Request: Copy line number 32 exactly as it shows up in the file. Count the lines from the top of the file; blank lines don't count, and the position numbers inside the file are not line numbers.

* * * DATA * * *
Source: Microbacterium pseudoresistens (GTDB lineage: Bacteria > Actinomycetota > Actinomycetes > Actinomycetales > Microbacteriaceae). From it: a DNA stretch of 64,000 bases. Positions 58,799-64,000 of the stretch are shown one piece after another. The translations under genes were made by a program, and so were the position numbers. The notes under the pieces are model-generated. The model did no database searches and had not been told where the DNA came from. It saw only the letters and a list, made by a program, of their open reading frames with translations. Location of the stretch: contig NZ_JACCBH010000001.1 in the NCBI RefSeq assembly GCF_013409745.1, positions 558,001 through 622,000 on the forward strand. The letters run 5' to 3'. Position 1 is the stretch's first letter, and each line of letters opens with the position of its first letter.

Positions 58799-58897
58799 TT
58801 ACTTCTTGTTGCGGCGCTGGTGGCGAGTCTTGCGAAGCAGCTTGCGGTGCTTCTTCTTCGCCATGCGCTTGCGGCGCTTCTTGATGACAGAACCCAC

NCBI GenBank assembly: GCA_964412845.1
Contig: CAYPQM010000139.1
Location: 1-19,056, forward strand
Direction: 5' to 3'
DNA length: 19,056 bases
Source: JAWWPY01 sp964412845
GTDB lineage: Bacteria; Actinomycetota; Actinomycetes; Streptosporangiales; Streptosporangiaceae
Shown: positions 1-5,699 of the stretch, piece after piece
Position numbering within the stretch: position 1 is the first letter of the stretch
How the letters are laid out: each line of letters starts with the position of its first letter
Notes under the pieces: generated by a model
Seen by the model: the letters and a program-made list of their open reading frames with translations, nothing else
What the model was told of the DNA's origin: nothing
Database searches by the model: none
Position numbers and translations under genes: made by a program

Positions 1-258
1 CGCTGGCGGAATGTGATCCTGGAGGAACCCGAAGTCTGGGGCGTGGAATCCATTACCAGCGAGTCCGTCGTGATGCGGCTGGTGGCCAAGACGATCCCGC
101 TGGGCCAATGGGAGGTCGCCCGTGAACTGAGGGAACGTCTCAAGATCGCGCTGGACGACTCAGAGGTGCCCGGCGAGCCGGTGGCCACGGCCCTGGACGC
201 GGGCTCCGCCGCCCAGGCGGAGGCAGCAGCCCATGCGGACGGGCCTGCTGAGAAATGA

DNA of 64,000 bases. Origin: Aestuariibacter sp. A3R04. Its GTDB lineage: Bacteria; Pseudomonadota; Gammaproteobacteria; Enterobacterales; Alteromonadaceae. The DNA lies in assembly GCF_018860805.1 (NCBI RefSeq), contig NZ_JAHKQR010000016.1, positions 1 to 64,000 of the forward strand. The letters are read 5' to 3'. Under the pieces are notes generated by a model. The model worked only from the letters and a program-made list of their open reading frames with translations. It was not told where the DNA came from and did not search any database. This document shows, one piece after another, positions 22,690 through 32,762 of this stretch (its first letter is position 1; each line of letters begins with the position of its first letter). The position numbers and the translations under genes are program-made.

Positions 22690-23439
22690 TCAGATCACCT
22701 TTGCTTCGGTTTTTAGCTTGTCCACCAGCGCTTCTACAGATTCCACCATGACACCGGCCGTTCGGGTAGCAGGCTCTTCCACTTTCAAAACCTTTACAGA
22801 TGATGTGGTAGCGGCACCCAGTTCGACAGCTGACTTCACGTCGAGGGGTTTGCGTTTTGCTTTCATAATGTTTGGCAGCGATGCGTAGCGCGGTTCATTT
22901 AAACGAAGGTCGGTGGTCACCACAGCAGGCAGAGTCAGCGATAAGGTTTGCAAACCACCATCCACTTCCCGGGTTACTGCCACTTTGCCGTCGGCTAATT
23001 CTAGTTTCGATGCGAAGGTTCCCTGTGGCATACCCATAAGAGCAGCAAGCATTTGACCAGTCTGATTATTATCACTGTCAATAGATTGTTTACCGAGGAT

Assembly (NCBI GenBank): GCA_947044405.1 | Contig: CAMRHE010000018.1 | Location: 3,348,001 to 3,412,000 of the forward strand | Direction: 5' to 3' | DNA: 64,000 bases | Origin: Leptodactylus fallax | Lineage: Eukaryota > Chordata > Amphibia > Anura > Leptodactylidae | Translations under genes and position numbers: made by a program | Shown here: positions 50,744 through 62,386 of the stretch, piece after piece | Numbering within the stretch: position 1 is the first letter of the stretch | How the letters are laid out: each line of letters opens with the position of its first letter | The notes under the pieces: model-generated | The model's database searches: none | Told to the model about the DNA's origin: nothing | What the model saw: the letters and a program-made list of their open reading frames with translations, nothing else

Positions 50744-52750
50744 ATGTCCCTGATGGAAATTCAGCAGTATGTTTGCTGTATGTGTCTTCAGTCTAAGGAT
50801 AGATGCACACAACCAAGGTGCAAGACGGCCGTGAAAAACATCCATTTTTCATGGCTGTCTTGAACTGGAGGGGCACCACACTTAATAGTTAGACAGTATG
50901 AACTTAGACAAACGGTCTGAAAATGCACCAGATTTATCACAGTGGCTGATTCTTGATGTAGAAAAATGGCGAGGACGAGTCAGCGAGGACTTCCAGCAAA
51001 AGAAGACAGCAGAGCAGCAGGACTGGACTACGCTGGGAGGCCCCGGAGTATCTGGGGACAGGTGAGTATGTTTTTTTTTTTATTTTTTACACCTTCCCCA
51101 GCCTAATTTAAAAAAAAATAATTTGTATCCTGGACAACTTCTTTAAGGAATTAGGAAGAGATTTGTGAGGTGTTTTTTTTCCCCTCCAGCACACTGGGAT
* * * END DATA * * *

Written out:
Positions 50744-52750